“Something like this (win) can be really good for any guy to have, the whole team, to have confidence.  … All I can say about Kasey is he shows up, he shows up on time, and he shows up on time with his game face on, and he puts in the effort. Sometimes it just takes a break.  But he’s done everything.  I know in his heart he wants to do it.  He’s trying, so … ”

Ryan Newman on Brickyard 400: ‘That’s not racing, just craziness’

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Ryan Newman was in the right place at the right time in Sunday’s Brickyard 400, finishing third.

It was Newman’s second-best finish of 2017 after his win earlier this year at Phoenix.

But Newman, who is never afraid to speak his mind, did just that after Sunday’s race. Even with his strong finish, he echoed the comments of several other drivers that the racing action — particularly restarts — by saying, “That’s not racing, just craziness.”

Check out what Newman had to say in the video above.

Joey Logano’s fourth-place finish is bittersweet as playoff chances dip

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Joey Logano had a bittersweet day in Sunday’s Brickyard 400.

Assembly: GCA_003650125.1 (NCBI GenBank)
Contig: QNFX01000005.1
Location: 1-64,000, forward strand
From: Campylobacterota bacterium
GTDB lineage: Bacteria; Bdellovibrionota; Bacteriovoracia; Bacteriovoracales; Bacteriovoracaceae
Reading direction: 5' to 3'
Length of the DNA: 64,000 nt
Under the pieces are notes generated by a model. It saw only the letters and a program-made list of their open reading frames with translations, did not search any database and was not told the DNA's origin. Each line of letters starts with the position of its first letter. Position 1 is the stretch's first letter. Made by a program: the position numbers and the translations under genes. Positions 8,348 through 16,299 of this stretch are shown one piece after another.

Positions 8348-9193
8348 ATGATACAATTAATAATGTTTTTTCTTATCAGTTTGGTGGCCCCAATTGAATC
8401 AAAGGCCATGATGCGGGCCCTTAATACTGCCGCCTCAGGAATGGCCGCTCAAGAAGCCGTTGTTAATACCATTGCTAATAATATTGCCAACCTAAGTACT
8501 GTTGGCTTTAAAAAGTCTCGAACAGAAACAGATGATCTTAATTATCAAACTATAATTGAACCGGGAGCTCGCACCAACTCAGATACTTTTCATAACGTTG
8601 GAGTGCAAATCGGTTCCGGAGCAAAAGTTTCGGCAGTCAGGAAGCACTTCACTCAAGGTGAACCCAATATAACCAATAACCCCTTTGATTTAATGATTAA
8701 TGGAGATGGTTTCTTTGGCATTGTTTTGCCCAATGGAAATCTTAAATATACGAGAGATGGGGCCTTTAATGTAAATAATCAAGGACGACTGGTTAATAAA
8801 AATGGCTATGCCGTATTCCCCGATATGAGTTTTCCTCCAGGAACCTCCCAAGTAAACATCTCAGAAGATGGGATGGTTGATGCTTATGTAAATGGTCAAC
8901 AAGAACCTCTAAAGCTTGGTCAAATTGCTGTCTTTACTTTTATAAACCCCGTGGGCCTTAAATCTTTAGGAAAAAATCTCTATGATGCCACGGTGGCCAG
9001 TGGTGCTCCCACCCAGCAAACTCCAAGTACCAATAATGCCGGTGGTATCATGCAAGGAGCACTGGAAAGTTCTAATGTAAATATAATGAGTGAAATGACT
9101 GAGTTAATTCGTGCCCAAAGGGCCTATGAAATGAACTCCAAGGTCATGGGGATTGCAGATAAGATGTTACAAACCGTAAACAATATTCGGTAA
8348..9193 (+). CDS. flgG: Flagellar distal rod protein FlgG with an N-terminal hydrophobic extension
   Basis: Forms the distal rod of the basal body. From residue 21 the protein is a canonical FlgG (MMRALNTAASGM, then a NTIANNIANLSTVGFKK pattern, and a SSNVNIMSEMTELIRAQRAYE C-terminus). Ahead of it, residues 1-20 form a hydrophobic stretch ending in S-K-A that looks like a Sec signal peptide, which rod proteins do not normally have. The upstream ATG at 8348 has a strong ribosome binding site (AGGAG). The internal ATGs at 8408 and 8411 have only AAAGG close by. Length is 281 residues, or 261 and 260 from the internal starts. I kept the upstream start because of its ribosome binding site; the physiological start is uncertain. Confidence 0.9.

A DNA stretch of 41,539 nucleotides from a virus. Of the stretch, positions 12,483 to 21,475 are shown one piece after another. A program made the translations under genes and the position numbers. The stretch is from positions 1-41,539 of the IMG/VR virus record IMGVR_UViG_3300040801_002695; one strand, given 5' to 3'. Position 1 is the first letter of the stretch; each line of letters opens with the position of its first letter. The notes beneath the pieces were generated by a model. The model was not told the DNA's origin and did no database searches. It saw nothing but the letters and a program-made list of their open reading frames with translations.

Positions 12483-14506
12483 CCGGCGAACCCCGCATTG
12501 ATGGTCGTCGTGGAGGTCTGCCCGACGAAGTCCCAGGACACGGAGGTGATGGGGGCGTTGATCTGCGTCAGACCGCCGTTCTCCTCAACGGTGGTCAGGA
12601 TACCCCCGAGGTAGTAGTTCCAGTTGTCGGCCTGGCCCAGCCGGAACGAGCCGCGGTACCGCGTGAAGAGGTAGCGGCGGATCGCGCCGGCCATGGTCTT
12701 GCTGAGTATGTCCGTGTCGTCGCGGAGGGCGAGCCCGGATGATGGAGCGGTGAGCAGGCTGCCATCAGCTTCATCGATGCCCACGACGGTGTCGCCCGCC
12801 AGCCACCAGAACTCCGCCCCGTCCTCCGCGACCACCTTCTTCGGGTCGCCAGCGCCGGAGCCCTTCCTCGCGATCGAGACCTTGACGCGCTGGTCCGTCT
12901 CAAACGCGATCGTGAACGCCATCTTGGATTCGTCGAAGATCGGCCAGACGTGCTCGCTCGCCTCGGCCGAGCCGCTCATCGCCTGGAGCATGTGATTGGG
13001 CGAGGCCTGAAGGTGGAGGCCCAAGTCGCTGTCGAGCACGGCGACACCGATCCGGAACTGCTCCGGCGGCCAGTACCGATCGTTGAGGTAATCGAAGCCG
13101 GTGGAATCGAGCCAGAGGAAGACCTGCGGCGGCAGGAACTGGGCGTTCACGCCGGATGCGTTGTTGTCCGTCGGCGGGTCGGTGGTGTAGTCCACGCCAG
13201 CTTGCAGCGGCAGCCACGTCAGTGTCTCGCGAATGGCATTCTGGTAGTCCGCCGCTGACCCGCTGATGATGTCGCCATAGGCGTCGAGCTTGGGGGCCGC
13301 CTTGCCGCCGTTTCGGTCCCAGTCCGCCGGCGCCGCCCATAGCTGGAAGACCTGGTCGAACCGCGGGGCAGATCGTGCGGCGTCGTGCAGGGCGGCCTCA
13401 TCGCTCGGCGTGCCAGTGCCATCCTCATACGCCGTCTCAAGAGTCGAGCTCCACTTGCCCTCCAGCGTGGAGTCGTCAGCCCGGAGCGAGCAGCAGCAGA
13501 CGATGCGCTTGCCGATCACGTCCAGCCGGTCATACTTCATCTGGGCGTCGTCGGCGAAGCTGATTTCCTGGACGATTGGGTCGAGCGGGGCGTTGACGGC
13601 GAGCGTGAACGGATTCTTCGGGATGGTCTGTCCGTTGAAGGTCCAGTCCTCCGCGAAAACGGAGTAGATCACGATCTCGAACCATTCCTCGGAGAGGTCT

He finished a strong fourth in the incident-filled 24th edition of the Brickyard 400. It was just Logano’s second top-five finish and third top-10 showing in the last 11 races.

But there was also bad news, too.

Kasey Kahne‘s win knocked Logano further back in his bid to rejoin the top-16 drivers eligible for the upcoming NASCAR playoffs. With Clint Bowyer dropping out of the top-16 and Kahne moving into playoff contention, Logano has slipped back to 18th place in the playoff-eligible standings.

As a result, Logano all but has to win one of the next six races to qualify for the playoffs — unless he can point his way in with continued strong top-five finishes.

Logano talked about the situation he faces with NBC Sports after Sunday’s race. Click on the above video to see what he had to say.